Plant May Cost Trail

UMRA: Proposal will cut pathway, negate land deed

Morgantown Dominion Post
23 January 2014
By Ben Conley

An officer with the Upper Monongahela River Association (UMRA) is concerned that a proposed hydroelectric plant could affect rail-trail use.

As part of a preliminary application process with the Federal Energy Regulatory Commission (FERC), stakeholders had until Tuesday to submit comments on Free Flow Power’s proposal to place hydroelectric power plants at lock-and-dam sites along the Monongahela River.

As the Morgantown, Opekiska and Point Marion lock-and-dam sites are among the locations selected by Free Flow Power, numerous local entities have taken the opportunity to provide comments to the FERC.

Among them, some concerns spelled out by Wallace Venable, UMRA’s chief technical officer, seem to cut to the crux of the issues that have not only been spelled out in stakeholder comments, but also vocalized by members of the public during a special Morgantown City Council meeting held on the topic.

“We have very strong reservations about the FFP [Free Flow Power] assumptions about the Morgantown site. We also have concerns about the lack of properly detailed planning at other sites, particularly with regard to recreation,” Venable states in the nonprofit’s comments to the FERC.

The issue that seems most likely to affect the Morgantown project is the fact that the proposed site of the power plant is now a section of rail-trail.

Venable said that the West Virginia Rail Authority owns the surface of the property, while railroad company CSX owns the subsurface and air rights.

In UMRA’s comments, Venable writes of FFP’s application, “FFP makes the following incorrect and highly misleading statement: ‘The project will be primarily contained within lands managed and maintained by USACE (U.S. Army Corps of Engineers).’ In fact, the project is to occupy about 4.5 acres which have never been owned, maintained or managed by the USACE and essentially not USACE land.”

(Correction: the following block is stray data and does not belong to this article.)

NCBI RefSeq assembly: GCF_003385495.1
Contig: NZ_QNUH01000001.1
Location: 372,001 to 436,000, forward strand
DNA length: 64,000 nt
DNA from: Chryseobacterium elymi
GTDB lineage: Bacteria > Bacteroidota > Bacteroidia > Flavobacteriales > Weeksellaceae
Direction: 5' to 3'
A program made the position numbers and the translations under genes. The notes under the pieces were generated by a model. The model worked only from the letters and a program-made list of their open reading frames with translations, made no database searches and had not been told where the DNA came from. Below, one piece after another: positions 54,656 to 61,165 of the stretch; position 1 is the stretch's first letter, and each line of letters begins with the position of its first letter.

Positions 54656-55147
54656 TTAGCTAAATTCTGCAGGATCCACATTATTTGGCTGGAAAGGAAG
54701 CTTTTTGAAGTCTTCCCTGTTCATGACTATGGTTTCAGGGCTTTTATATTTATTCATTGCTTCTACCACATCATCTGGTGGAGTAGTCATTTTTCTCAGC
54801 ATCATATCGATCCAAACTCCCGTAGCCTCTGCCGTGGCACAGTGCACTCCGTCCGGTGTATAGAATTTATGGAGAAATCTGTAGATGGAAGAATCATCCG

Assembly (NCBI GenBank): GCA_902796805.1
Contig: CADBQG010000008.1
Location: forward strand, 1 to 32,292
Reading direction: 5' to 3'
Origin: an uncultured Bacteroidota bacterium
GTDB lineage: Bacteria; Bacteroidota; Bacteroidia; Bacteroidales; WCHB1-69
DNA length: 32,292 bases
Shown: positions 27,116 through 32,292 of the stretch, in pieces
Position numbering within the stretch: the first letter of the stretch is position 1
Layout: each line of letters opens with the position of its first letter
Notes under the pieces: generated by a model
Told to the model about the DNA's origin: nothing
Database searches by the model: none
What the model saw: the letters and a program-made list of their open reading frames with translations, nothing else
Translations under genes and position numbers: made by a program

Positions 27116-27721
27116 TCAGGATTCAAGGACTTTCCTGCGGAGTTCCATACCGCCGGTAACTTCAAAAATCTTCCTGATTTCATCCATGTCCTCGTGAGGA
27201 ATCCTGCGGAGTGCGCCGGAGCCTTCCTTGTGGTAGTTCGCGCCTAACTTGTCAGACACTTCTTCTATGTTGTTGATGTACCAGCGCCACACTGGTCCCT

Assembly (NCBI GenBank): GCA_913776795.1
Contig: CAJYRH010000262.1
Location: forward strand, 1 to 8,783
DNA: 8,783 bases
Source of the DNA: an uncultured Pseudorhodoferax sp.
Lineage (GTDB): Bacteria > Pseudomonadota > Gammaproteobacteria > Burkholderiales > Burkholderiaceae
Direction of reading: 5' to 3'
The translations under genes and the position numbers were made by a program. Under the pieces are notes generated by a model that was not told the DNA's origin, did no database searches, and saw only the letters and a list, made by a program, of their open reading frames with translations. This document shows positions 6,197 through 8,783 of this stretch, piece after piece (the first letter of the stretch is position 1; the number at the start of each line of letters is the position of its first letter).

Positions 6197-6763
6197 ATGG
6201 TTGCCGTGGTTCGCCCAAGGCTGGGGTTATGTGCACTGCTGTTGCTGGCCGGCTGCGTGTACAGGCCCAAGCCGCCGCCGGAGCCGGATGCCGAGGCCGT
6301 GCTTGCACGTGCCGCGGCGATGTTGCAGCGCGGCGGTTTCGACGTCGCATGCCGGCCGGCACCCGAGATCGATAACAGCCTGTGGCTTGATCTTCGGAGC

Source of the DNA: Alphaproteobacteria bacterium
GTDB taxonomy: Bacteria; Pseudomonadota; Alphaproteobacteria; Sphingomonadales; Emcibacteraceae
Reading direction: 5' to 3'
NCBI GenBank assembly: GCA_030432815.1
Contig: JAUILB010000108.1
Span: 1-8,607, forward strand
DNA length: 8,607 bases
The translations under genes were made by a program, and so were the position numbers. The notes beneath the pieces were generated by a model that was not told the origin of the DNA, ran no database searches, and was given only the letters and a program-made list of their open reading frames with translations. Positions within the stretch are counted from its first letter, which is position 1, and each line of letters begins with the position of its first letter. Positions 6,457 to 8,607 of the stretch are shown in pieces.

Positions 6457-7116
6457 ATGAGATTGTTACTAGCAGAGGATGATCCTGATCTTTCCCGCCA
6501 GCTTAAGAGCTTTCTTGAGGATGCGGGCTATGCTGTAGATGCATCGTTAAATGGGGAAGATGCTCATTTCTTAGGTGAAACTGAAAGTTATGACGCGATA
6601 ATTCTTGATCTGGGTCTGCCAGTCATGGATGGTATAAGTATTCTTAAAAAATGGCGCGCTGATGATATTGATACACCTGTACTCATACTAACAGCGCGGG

During last week’s special city council meeting, Morgantown City Manager Jeff Mikorski said that the rail-trail corridor must remain intact.

“The city of Morgantown has a quitclaim deed with the state rail authority, which has a contract and a deed from CSX. That deed has reversionary clauses. If we fail to maintain an intact corridor ... that reversionary clause could result in CSX removing our surface rights to the rail-trail property,” Mikorski said. “We see that as a major concern.”

Free Flow Power puts the value of the property near the Morgantown Lock and Dam at $125,000. But Venable points out that because the value of the total corridor could be destroyed, the value “may well exceed $125,000,000.”

UMRA’s comments also point out that Free Flow Power promised a Recreational Resources Management Plan that was to “inventory existing facilities and seasonal use patterns,” and lay out how construction and future operations could impact those facilities.

No such plan ever materialized, according to UMRA, which points out that the data submitted by Free Flow Power “contains no plans at all, other than a definition of the projected recreational impact zones for the projects.”

Among the requests UMRA presents in its comments are:

Three other Mon River locations, Charleroi, Maxwell and Grays Landing lock-and-dam sites, have been targeted for potential hydroelectric projects by Free Flow Power.